SETH UPHOFF:He had been a judge for a long time. He had seen people come and go probably. He was probably a little more politically astute than I was at that time.
Shannon Heffern…:According to the transcript, Uphoff told the judge he understood, but it’s his obligation to apply the law equally and fairly. Whatever the risks were for Uphoff, the stakes were, of course, much higher for Gay. His lawyer, Scott Main.
Scott Main:I think it was just an incredibly emotionally charged moment. You thought you’re never going to be able to come home, to there is now a real chance that I may come very soon. That was something that will never leave me.
Shannon Heffern…:Then just like that, the judge granted their request. There were still details to work out, but Gay would be going home within a few years.
Shannon Heffern…:What was it like driving back to the prison then, being in that van going back to the facility after that?
Anthony Gay:Man, a dream fulfilled. The fight was worth it. When I got back and I told people, people were just like… Prisoners was just excited. When I went to the cell house, as soon as I walked in, they were screaming, cheering and happy, “You’re going home!” They made a lot of noise.
Shannon Heffern…:It was such a rarity to see someone like them win so big. Gay’s friend Christopher Knox, who had wrecked up charges just like Gay, he said this day was the first time in a long time that he felt hope that he might make it out of prison alive.
CHRISTOPHER KNO…:I never had that feeling, in the many years of time when I was going through all that stuff, thought I’d ever see these streets again. I thought I was done. They was going to either kill me or I was going to kill myself. That’s how I felt. He motivated me, inspired me in so many ways, man. His story, it’s ugly, but at the same time, though, it’s beautiful, just like mines. It’s so ugly, but it’s beautiful.
Shannon Heffern…:Even though there was no press conference, newspapers still picked up the story.
SETH UPHOFF:I was frustrated because the headlines were Prosecutor Agrees to Reduce Sentence or Inmate Sentence Reduced. It wasn’t It Made Sentence Corrected. It wasn’t Prosecutor Ensures Correct Sentence Applied.
Shannon Heffern…:It was impossible at that point for Uphoff to believe that this decision about Gay would go unnoticed, but he was still two years away from election and he hoped maybe by then it would be ancient history. Then when the election rolled around, there was a twist. Someone intimately familiar with the Gay case ran against him.
Randy Yedinak:I appreciate y’all being here. My name is Randy Yedinak, and I do want to be your next Livingston County State’s Attorney. This county has a lot of issues-
Shannon Heffern…:Yep, Randy Yedinak, Seth Uphoff’s now former First Assistant, the guy who initially looked into Gay’s case, the guy who Uphoff said warned him he wasn’t being politically smart when he marched forward with recalculating Gay’s sentence.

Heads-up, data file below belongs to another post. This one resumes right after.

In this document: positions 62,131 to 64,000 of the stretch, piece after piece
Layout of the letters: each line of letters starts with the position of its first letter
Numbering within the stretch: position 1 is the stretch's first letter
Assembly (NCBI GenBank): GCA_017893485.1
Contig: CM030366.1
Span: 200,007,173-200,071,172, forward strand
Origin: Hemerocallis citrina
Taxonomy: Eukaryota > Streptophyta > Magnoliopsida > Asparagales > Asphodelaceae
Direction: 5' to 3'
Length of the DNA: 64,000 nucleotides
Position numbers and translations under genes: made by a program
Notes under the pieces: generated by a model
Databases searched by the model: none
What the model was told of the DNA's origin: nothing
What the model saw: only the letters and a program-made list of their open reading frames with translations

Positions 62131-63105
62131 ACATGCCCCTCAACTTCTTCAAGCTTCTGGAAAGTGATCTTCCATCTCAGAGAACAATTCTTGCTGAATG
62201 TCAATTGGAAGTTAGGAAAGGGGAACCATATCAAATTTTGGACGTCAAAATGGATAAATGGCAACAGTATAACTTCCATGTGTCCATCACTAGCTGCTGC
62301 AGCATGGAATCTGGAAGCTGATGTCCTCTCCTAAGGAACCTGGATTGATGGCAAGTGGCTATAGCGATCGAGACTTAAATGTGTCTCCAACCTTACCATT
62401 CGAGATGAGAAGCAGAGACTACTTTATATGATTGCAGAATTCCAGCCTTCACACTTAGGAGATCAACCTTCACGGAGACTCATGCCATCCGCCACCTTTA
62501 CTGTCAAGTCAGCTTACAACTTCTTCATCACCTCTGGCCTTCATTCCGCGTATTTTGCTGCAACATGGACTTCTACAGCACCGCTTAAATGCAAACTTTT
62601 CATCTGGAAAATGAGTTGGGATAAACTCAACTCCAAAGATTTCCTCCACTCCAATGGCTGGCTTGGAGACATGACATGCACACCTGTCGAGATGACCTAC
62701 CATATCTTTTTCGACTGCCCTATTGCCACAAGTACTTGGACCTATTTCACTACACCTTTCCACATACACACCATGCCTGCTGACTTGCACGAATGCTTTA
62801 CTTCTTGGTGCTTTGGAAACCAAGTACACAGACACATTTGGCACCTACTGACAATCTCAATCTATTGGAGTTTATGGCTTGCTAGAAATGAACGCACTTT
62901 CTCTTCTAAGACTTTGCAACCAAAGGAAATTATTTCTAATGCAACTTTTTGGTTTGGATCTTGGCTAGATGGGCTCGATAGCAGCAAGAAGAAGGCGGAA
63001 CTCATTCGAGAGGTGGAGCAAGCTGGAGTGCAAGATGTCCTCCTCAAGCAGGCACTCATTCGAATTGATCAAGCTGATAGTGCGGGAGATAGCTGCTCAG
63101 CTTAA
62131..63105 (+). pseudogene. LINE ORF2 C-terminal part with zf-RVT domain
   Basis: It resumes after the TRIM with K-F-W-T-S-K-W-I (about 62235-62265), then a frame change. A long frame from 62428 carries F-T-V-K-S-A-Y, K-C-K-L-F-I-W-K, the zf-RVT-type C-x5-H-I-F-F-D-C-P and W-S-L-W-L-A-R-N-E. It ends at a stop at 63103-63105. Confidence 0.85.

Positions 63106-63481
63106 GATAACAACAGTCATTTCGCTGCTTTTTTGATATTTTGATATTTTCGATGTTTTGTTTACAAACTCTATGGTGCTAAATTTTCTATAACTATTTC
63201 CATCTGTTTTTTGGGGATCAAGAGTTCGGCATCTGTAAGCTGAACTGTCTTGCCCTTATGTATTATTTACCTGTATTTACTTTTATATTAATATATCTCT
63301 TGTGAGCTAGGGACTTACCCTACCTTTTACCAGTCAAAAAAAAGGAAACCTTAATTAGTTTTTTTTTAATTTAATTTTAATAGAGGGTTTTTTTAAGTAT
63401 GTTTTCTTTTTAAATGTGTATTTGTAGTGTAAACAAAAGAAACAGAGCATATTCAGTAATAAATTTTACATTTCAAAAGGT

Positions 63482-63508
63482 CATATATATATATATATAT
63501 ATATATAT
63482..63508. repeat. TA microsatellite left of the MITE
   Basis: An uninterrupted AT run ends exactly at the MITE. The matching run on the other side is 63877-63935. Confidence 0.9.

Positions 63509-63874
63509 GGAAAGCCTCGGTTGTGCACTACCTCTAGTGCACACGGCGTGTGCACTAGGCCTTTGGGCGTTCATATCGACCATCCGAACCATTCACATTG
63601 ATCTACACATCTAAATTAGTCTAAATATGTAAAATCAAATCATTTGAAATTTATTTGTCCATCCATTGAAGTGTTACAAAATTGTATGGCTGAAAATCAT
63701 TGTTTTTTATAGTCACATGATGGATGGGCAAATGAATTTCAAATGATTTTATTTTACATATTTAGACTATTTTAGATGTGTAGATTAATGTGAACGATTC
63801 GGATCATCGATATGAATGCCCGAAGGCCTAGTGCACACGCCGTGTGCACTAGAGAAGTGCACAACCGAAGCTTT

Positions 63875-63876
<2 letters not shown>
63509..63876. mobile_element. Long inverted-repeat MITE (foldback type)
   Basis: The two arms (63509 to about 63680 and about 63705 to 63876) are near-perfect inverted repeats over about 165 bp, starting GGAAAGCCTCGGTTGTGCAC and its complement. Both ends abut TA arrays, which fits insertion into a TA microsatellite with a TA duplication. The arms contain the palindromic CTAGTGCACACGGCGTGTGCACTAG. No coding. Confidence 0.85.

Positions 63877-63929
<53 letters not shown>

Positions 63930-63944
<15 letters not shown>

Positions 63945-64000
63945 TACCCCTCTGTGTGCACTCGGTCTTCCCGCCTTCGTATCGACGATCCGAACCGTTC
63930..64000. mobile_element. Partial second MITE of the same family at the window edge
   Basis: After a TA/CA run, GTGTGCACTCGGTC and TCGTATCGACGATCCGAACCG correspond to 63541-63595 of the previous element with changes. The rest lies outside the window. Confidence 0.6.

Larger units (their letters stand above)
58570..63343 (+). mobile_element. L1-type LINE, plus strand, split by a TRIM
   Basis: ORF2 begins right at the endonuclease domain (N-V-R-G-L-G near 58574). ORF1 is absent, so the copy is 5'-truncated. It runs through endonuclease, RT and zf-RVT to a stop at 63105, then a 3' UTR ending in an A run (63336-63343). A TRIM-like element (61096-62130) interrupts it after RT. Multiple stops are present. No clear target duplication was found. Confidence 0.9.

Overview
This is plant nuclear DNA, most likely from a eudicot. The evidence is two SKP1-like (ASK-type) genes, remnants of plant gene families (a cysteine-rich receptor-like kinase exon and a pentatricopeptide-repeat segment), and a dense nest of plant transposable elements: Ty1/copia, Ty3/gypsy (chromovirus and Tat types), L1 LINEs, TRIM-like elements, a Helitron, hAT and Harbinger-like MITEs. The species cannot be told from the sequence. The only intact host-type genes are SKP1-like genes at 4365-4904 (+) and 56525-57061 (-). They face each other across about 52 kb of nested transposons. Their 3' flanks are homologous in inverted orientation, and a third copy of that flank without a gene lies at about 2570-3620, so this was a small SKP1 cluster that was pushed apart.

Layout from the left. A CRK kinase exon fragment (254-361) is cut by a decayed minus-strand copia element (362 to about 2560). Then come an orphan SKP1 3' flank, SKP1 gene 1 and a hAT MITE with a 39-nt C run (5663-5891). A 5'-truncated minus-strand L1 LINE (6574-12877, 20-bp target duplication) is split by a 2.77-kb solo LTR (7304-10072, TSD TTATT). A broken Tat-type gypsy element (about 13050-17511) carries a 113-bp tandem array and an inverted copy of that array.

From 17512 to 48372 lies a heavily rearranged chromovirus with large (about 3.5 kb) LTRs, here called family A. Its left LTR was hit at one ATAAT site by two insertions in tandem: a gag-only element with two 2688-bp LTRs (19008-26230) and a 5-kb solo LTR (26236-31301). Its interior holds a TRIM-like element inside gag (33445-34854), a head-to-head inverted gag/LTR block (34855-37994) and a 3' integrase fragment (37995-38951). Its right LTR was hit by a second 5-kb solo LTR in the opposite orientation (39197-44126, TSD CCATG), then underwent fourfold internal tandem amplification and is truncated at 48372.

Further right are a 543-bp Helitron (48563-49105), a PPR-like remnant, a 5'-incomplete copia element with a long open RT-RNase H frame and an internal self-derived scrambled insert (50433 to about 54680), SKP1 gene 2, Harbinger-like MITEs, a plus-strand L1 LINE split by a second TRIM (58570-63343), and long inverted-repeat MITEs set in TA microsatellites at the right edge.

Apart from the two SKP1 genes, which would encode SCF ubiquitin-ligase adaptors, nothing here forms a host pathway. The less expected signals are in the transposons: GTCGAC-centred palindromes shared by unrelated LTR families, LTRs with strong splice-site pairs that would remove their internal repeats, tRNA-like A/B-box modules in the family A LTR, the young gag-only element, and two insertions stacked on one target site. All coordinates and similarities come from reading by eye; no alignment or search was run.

Shannon Heffern…:Were you surprised that he decided to run against you?
SETH UPHOFF:I was, under the particular circumstances.
Shannon Heffern…:Were you close?
SETH UPHOFF:Yes. We were friends. We had lunch together almost every day. I had been invited over to his house for dinner with his wife and his kids. I thought of him as really, truly, the highest regard of First Assistant, which is my right-hand man.
Shannon Heffern…:Uphoff was hurt. His sidekick was now his competitor. But what really got to him was when people on Yedinak’s side of the race began bringing up Anthony Gay and saying Uphoff had let off a dangerous criminal.
Shannon Heffern…:One letter to the editor in the local paper explicitly mentioned Anthony Gay. It warned people to note the date Gay would be released, because anyone who came in contact with him was at risk of assault. “Uphoff’s job is to protect us. He has failed and put us all in danger. This is why I, and everyone, should vote for Randy Yedinak.” Yedinak posted the letter to his Facebook page.
Shannon Heffern…:The local AFSCME union, which represents a lot of guards, endorsed Yedinak too. I didn’t see them mention Gay by name, but they said they were confident Yedinak would “ensure violent criminals who assault staff will not be granted early release.”
Shannon Heffern…:Randy Yedinak never agreed to an interview, but we did go back and forth on email. Yedinak said he thought the issue of Anthony Gay didn’t play a huge role in the election. To be fair, reading newspaper articles and social media from the time, it does seem like there were lots of other issues. Local police didn’t think Uphoff was friendly enough with law enforcement. People characterized him as stubborn, not willing to cooperate with others in the criminal justice system, which I can believe. That adds up for someone willing to do what he did on the Anthony Gay case. In the end, Uphoff was pummeled. He lost 60 to 40.
Shannon Heffern…:Do you think that the Anthony Gay thing had enough influence on the race that it made a difference?
SETH UPHOFF:It’s hard to say. It’s hard to say. It was a big voting bloc with that union. It wasn’t just the union also, because that anti-law enforcement sentiment, or “he’s not going to stand up for officers,” also trickled over into regular law enforcement.
Shannon Heffern…:So you’re not sure if the race would’ve been different had Anthony Gay not have happened one way or the other.